If we view unbuilt architecture as a photograph of the inner turn of the architect, what is revealed in this photograph will demonstrate whether architecture is captured by an ideology of arrogance or an ideology of humility.
The buildability of a design is the fulcrum on which its valuation as unbuilt design often turns. Every buildable unbuilt design sustains the contradiction between ‘pure design’ and the messiness of reality that produces it, which it must navigate and alter, and which may defeat it too.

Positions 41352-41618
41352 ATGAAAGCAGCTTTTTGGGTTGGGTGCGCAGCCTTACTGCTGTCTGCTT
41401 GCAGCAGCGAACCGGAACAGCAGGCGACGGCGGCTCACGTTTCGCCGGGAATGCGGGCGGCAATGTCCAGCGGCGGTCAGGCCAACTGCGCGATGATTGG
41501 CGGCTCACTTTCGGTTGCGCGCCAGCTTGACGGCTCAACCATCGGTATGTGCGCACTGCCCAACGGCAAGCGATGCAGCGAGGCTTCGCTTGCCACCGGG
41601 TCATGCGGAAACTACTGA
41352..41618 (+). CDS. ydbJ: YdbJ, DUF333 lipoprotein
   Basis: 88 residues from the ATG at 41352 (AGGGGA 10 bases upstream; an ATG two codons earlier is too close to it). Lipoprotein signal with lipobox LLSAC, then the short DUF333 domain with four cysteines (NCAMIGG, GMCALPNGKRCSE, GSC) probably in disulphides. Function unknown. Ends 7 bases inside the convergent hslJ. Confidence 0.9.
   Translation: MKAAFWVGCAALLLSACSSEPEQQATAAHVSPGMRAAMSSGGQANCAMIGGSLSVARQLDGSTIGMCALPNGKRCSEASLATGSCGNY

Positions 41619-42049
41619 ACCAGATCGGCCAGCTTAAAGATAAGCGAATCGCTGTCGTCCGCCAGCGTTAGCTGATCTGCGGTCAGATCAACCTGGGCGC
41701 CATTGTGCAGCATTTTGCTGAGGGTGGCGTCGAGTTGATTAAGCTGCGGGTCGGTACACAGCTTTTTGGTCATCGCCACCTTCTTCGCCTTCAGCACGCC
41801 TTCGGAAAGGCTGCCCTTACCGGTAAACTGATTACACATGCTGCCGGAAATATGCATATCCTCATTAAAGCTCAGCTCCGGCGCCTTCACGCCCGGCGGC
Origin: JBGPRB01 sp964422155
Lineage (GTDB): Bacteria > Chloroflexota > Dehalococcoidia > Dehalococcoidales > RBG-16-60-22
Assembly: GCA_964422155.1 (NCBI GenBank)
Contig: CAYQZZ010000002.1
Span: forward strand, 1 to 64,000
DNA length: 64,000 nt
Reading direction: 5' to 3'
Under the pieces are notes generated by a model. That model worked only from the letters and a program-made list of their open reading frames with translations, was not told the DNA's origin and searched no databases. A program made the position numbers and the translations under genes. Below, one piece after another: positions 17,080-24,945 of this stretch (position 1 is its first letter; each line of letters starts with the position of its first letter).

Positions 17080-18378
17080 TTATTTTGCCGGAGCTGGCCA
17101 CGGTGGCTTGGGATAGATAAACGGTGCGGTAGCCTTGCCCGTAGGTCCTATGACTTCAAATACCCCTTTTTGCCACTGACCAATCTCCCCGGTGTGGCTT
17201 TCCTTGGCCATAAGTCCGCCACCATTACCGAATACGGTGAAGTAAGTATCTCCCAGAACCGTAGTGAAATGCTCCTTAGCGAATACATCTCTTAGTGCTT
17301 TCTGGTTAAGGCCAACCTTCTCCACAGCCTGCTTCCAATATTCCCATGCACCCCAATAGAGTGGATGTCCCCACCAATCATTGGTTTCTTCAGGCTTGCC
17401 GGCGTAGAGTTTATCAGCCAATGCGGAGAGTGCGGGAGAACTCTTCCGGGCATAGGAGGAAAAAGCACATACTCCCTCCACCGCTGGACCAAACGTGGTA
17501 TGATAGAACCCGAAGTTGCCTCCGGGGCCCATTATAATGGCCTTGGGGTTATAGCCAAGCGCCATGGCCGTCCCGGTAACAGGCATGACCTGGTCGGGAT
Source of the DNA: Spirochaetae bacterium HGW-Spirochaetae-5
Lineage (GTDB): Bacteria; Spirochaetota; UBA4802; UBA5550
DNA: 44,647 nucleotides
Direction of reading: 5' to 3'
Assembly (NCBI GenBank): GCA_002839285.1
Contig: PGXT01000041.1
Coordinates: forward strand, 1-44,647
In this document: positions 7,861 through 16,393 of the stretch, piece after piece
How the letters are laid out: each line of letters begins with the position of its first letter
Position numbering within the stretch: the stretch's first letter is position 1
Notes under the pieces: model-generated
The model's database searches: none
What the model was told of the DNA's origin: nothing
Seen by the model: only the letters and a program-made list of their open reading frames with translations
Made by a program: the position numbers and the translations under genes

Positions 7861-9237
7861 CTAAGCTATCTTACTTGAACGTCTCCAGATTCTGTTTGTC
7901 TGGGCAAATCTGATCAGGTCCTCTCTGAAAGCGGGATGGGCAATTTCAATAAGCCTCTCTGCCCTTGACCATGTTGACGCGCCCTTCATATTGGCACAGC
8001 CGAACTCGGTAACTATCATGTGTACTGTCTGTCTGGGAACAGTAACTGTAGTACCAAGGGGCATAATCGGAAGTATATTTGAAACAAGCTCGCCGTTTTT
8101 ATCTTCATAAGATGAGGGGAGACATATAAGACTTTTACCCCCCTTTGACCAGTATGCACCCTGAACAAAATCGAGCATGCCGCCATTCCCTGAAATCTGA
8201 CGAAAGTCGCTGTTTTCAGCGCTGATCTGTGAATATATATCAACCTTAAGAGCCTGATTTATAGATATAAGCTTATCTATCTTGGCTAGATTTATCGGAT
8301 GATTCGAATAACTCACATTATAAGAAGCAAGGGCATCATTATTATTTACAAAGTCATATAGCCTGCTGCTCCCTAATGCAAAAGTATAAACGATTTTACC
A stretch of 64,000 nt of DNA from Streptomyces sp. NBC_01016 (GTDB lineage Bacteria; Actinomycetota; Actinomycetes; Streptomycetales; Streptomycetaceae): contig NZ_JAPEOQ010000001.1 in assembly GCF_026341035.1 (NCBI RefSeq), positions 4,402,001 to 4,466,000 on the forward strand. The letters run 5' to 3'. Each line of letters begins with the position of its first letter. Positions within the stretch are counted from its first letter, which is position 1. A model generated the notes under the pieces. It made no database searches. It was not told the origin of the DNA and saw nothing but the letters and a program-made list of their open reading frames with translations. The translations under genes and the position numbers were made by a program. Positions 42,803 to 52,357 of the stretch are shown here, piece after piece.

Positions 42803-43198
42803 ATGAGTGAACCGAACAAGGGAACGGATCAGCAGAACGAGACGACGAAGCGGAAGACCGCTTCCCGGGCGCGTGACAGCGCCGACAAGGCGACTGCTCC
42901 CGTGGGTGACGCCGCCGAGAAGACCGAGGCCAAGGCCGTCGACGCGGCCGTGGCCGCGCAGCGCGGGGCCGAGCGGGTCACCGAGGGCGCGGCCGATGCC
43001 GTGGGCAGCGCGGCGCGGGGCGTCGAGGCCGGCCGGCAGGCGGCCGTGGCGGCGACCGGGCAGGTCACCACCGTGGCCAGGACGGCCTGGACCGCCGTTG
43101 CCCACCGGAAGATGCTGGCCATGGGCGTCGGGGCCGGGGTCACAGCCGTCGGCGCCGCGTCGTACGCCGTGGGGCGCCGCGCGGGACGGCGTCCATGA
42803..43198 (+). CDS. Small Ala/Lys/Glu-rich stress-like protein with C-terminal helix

As imagination recedes in the built environment, unbuilt architecture can be seen not just as creative incompletions but rather as the space for birthing of radical ideas free from the constraints of the built.
In many ways, a project remains unbuilt because most of the time it has challenged the normative, the status quo, the acceptability of 'populist taste'. This is what a reading of history tells us - and why this is important as it inspires future generations of architects to be edgy and provocative.